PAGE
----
You are currently viewing our boards as a guest so you have limited access to our community. Please take the time to register and you will gain a lot of great new features including; the ability to participate in discussions, network with our members, see fewer ads, upload photographs, create a retirement blog, send private messages and so much, much more!

Old 01-29-2017, 03:28 PM   #2
Give me a museum and I'll fill it. (Picasso)
Give me a forum ...
samclem's Avatar
 
Join Date: May 2004
Location: SW Ohio
Posts: 14,404
Quote:
Originally Posted by newtoseattle View Post
They did not contribute to social security but put money into a ?403k? . . . .

Any thoughts/ideas? (I won't have 30 years of substantial contributions to make the issue null)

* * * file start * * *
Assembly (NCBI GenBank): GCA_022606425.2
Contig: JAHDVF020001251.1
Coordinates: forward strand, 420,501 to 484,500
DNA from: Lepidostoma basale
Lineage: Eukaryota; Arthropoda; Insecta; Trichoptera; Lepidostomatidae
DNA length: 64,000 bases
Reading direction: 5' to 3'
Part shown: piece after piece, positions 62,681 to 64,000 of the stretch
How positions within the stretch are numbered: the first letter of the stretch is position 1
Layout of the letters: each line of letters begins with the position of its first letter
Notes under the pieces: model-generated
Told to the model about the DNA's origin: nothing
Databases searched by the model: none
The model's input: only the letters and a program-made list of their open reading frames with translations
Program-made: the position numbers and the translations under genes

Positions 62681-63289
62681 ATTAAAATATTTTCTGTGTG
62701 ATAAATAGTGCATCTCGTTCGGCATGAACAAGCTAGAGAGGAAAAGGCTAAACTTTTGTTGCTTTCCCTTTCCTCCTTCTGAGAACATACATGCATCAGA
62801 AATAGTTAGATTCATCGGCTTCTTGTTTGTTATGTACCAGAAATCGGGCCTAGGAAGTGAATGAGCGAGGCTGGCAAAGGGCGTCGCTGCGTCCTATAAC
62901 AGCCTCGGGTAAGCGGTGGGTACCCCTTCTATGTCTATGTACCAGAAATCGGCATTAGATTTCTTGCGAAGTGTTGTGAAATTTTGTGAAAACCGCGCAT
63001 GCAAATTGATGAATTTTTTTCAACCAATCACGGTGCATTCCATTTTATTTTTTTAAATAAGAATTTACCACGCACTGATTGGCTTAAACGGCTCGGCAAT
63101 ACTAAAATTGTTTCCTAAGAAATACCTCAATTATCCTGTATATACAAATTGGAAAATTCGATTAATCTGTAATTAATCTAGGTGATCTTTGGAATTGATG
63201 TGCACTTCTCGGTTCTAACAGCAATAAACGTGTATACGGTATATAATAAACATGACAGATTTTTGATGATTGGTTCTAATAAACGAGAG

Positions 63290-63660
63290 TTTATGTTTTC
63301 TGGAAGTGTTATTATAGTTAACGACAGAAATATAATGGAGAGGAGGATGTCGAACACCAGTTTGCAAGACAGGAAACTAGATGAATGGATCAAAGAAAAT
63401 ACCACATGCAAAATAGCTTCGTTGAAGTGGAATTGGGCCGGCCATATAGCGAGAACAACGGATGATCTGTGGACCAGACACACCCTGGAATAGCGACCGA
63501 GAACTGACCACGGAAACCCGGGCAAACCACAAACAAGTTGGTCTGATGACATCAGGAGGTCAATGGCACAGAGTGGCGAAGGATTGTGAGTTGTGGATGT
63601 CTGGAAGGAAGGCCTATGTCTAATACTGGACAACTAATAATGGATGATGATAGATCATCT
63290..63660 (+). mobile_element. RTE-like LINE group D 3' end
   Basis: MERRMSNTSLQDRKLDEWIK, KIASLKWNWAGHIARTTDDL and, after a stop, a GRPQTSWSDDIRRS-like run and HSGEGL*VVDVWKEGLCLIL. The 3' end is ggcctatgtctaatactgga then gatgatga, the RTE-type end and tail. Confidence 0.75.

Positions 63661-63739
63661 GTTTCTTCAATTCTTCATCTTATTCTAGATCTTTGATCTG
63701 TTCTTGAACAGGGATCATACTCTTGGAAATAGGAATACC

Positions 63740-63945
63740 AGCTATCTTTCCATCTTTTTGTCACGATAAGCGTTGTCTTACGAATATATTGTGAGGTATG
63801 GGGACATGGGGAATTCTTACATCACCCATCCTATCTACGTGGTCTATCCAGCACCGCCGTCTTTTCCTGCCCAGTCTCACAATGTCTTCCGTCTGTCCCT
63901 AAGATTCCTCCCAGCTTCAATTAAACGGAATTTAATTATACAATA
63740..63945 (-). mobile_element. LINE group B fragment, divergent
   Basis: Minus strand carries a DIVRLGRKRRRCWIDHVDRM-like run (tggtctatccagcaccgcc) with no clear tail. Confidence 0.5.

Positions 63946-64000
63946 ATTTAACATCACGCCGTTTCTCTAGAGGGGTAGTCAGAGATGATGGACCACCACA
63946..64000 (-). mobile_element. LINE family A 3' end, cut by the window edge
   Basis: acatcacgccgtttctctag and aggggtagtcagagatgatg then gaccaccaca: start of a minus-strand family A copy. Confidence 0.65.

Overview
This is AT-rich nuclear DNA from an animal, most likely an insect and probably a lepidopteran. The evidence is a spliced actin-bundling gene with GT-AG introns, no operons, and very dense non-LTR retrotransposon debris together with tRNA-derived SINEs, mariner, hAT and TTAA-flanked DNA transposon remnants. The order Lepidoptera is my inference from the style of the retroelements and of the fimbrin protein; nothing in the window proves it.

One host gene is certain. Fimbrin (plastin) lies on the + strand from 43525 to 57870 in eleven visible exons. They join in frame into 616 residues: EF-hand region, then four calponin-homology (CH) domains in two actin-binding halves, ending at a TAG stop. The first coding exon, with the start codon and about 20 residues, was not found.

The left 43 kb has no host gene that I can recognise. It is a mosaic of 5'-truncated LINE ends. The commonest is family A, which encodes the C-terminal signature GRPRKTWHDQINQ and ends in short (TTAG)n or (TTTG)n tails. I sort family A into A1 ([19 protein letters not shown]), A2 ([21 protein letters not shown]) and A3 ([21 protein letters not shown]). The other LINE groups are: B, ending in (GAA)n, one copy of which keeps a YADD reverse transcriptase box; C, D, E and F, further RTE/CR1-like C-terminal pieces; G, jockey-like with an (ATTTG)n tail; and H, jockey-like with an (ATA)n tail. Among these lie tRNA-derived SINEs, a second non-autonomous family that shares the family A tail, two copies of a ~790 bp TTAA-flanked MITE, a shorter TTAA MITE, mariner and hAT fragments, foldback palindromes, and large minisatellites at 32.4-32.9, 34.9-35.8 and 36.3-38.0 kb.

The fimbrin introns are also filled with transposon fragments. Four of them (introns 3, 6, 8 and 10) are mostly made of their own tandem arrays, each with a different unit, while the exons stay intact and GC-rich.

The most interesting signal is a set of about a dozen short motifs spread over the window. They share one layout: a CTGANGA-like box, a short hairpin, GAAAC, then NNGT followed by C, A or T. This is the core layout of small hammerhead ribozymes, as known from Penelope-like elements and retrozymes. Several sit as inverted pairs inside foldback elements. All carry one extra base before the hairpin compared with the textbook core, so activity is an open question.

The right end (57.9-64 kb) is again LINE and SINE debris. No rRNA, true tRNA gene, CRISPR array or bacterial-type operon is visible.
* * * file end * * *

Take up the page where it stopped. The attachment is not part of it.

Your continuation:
Probably a 403(B) account? I believe any type of retirement system (403(B), pension, etc) that allowed you (and your employer) to avoid SS contributions is going to be subject to the WEP.
I'd contact SS and ask them about the computation of your benefits. It would seem that's the best way to get the "no guessing" answer, and that's probably what you want.
samclem is offline   Reply With Quote
Old 01-29-2017, 10:58 PM   #3
Give me a museum and I'll fill it. (Picasso)
Give me a forum ...
Sunset's Avatar
 
Join Date: Jul 2014
Location: Spending the Kids Inheritance and living in Chicago
Posts: 16,939
Hopefully you have records of your contributions.. especially the voluntary ones.

I'm currently looking for my records from 16 yrs ago
Sunset is offline   Reply With Quote
Old 01-30-2017, 06:25 AM   #4
Administrator
MichaelB's Avatar
 
Join Date: Jan 2008
Location: Chicagoland
Posts: 40,398
The thread was moved to the FIRE and Money forum.
MichaelB is online now   Reply With Quote